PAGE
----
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Step five: Understand the commissioning landscape

Five older people joining hands


This step is about understanding how, and in what way, the business case for housing options for older adults fits with the commissioning of adult social care services, and the potential knock-on effects of investing in different housing models on the rest of the market. It involves working with adult social care commissioners to understand the current commissioning landscape, including what is currently commissioned, and future commissioning priorities, particularly with respect to housing for older people. It also involves working with potential investors and developers to understand what information about commissioning they would find helpful and would support them in making investment decisions.  

Aside from the importance of commissioning in relation to the business case, those involved in developing a housing plan may not have a good understanding of commissioning, including older adults. It will help with conversations and planning if everyone has some understanding of the local commissioning system and priorities. 

This isn’t necessarily a sequential step, but something that can happen in conjunction with all steps, to best ensure that the adult social care landscape is a ‘data point’ that feeds into the provision and development outlined in the business case for housing with care and support. One way to achieve this is to have an adult social care commissioner be part of the housing partnership team developing the business case.  

This is important to your business case because adult social care commissioning is one part of the longer-term financial stability of housing with care and support provision. Investors and developers need to be reassured that the business case for housing with care doesn’t sit in isolation from the wider commissioning landscape. 

How to?

Talk to commissioners of adult social care to understand:

  • The strategic objectives of adult social care, the legal requirements under the Care Act, the national and local context, for example, demographic challenges, reduced funding and the pressures on the social care workforce and market.
  • How adult social care commissioning works in their local area, for example, which public bodies are involved, the funding sources, the populations served, the services provided, and process of procurement and contracting.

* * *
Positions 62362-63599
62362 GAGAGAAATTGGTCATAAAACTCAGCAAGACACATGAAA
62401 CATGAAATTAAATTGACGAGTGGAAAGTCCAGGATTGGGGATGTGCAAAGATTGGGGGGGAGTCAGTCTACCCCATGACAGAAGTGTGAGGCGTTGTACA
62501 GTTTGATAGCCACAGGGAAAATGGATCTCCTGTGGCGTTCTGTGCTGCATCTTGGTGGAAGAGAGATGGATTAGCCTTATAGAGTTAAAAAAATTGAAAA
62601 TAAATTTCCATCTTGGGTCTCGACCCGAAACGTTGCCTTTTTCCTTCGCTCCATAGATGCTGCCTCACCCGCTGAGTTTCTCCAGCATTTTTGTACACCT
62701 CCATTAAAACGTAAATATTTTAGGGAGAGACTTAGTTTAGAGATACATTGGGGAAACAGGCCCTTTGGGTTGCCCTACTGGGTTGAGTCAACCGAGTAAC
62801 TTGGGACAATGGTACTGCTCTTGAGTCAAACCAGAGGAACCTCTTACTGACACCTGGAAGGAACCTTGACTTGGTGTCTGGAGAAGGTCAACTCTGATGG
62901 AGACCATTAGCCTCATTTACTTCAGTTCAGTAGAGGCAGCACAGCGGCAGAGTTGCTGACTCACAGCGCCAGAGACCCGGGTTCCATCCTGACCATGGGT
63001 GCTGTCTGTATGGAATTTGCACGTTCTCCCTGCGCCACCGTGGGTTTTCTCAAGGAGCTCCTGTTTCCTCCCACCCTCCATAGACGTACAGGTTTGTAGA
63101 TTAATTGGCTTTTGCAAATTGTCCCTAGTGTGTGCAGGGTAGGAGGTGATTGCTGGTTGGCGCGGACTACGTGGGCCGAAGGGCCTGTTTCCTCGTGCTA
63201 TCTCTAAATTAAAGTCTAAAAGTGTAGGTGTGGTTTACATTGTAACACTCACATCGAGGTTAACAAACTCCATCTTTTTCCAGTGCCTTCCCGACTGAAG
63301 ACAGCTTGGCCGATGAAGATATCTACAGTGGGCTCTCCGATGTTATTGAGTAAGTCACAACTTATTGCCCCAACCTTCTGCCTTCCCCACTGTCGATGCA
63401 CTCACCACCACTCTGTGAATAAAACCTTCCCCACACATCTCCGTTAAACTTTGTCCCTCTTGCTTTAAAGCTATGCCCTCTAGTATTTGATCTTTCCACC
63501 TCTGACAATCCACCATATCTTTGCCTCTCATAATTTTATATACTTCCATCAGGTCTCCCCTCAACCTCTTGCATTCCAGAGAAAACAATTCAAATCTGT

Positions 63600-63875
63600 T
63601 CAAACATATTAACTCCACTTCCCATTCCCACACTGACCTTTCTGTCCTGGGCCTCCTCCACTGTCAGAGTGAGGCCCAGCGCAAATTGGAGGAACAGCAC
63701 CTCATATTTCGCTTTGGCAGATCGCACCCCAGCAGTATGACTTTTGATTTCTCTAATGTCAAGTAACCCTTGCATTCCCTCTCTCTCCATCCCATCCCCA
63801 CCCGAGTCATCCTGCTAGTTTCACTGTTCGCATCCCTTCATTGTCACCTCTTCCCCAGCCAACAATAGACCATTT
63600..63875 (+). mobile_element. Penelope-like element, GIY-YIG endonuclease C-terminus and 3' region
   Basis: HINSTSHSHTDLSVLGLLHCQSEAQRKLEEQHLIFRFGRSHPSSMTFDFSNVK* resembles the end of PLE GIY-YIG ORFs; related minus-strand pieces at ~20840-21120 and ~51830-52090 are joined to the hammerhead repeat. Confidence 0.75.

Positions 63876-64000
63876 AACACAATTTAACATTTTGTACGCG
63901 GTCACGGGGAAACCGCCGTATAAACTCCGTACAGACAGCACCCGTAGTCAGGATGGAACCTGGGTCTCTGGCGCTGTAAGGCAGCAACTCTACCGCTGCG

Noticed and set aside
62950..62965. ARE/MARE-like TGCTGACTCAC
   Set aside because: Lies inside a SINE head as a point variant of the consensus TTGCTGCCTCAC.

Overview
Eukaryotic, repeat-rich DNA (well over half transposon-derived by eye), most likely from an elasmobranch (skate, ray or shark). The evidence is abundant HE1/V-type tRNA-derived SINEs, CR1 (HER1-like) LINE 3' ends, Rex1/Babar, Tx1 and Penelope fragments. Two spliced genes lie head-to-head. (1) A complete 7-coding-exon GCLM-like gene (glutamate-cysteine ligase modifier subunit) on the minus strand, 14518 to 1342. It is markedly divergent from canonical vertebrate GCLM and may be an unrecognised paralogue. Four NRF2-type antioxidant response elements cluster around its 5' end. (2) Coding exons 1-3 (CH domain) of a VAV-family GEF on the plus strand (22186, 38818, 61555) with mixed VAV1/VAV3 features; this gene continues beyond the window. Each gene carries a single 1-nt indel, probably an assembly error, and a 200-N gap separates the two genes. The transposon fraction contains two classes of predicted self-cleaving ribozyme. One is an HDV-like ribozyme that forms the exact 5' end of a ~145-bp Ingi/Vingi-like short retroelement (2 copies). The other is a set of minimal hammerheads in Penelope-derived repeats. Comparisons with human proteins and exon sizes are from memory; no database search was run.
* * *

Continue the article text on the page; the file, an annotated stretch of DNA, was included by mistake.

• Trends in demand for, and spend on, different adult social care services and any projections of demand for different types of services.
  • The aims and priorities for adult social care, in particular any commitments to developing/expanding different types of housing with care and support and timescales associated with these priorities.
  • Sense checking steps 1-4 and discussing how the business case can support work of commissioners.

Talk to potential investors and developers to understand:

  • Their current understanding of adult social care commissioning and what further information would be helpful in informing their investment decision-making process.
  • Their views on how adult social care commissioning can help support the development of, and investment in, housing with care and support.


The ‘I’ and ‘We’ statements below are illustrative examples of co-production outcomes associated with this step. We encourage housing partnerships to adapt them as they see fit to best reflect their local context. 

For individuals:   

  • I understand what commissioning is, how local organisations work together to deliver housing, and how it affects my access to services and housing for older people.
  • I define the key messages that need to be communicated when describing the commissioning landscape based on how it affects my housing options and access to services.

For the partnership:

  • We facilitate individuals’ understanding of the objectives and process of commissioning, local organisations and partnerships involved, and how these affect individuals’ access to services and the local market for housing for older people.
  • We have conversations and take on board individuals’ views on the key messages that need to be communicated when describing the local commissioning landscape.

Further information about the benefits of and principles of co-production, plus examples of co-production in the housing sector.

Partners to involve  

  • Adult social care commissioners, integrated care board, investors and developers.

Changes to the adult social care commissioning landscape – The King’s Fund

Commissioning arrangements have evolved since their introduction, including through numerous changes to the structure and remit of the organisations that commission care. The underlying philosophy of commissioning has also changed over time with a move away from transactional models and towards greater partnership working.

These changes are all part of enabling a shift towards strategic commissioning and a more collaborative approach to planning and improving services. This means that, instead of focusing on procurement and contract management, the role of commissioners is to work closely with key partners across the system (including providers) to understand population needs, determine key priorities and design, plan and resource services to meet those needs.

Step six: Drawing on best practice

Full toolkit – PDF download

Toolkit for place-based plans for housing for older adults